Kids Guide to the Museum
Packed with photos, cool facts, and dozens of activities, this spiral-bound, hardcover book is the first kids guide to the American Museum of Natural History. They'll learn as they go, following clues to a Museum-wide scavenger hunt through towering totem poles and the world's largest collection of dinosaur fossils. Find ancient sharks, your weight on the moon, and a board game that spread around the world. Get the inside scoop on how much the blue whale model weighs or how to keep a 34-ton meteorite from crashing through the floor. Puzzles, games, and great science content engage kids of all ages—and make this a souvenir they'll treasure.
SPOILER ALERT: Looking for the answers to the Fill-in-the-Blank activity in the guide? Click here.
How much do you know about the Earth's little neighborhood within the vast universe? Take a virtual tour of our solar system to explore its many mysteries. Then put your new-found knowledge to the test.
Whether 4.5 billion or 900 years old, every rock has a story to tell, giving us clues about the history of the Earth. Explore these stories by looking at igneous, sedimentary, and metamorphic rocks.
How do your fossil-sorting skills stack up? Put them to the test with this kid-friendly online puzzle.
Ever wonder how scientists can look at a bunch of bones and draw what a dinosaur looked like? Learn their five-step trick. Then, bring a Stegosaurus skeleton to life.
What would it be like to bite like a saber-toothed cat? Or to gnaw like a beaver? Explore other mammals' teeth with this matching game and coloring book!
How do how gazelles jump straight up into the air from a standstill? And why do dolphins swim differently than fish? Create six fun flipbooks to explore how mammals move!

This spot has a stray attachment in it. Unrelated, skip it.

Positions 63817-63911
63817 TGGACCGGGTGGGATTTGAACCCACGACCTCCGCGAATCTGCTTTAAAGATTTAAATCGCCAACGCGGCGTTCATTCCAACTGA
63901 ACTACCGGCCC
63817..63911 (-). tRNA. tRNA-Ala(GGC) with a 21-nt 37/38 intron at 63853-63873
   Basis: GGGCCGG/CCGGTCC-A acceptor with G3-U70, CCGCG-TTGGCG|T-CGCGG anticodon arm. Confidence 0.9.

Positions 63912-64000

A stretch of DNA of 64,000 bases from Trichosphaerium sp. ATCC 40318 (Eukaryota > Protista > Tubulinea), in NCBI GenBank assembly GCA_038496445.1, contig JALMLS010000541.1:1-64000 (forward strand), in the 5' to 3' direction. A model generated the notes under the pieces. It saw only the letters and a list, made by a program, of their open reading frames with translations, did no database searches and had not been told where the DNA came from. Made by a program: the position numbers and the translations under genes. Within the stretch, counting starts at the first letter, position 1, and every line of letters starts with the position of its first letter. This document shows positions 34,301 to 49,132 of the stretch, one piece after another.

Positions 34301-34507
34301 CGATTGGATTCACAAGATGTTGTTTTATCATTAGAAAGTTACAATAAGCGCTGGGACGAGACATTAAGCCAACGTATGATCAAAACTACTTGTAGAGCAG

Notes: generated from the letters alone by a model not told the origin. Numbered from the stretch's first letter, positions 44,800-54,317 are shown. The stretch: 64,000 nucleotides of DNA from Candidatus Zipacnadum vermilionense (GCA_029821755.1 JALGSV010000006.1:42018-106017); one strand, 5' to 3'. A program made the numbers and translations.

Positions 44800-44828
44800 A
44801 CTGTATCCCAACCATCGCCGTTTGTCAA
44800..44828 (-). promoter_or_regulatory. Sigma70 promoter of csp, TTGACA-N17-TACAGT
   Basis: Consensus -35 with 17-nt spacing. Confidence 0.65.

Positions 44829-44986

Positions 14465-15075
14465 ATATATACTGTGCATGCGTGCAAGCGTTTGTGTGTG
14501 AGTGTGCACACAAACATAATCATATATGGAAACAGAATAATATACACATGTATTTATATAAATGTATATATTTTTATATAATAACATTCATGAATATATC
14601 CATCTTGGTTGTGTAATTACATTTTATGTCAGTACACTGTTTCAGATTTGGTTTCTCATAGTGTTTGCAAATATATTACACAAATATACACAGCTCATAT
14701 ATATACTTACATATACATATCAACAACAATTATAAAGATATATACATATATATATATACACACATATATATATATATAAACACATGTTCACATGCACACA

September 9, 2014 - October 21, 2014
Learn how scientists use both physical and molecular characteristics of plants and animals to classify and name species, as well as determine how different species are related to one another.
If you can save this species from extinction, happy frogs will fly all over Meeps Island. So pack your imagination and drawing supplies into a kayak, and embark on one remarkable adventure.
You can tell a lot about your ecosystem by the kinds of birds that live in it. Create a simple feeder, and see how many of your feathered neighbors come to dine there.
Play the Web of Life game to discover how all the players in an ecosystem depend on each other to survive. As you play, you'll come up with the connections between different species and their environments.
Roll snake eyes, and you're on your way to survival. Land on the extinct box, though, and you're gone. Kaput. Finis. In this board game, your very survival is at stake!
Did you know that, at their core, coral reefs are the skeletons of thousands of dead coral? Make your own coral reef diorama—with pasta, Play-Doh™, pipe cleaners, pom-poms, and hair curlers.
Because travelers along the Silk Road often spoke different languages, music was a good way from them to communicate. Sample some of the music they shared.
How do people live in different parts of the world? And how have humans changed over time? Get the big picture on what it means to be human.
Ornate jewelry, simple baskets, stone tools ... these are just some of the artifacts archaeologists have uncovered among ancient ruins. But one of the most common discoveries is pottery.
It's your turn to do archaeology! As you investigate what daily life was like in the Inca empire, you have the chance to collect Inca chronicles. Do you have what it takes to collect all six?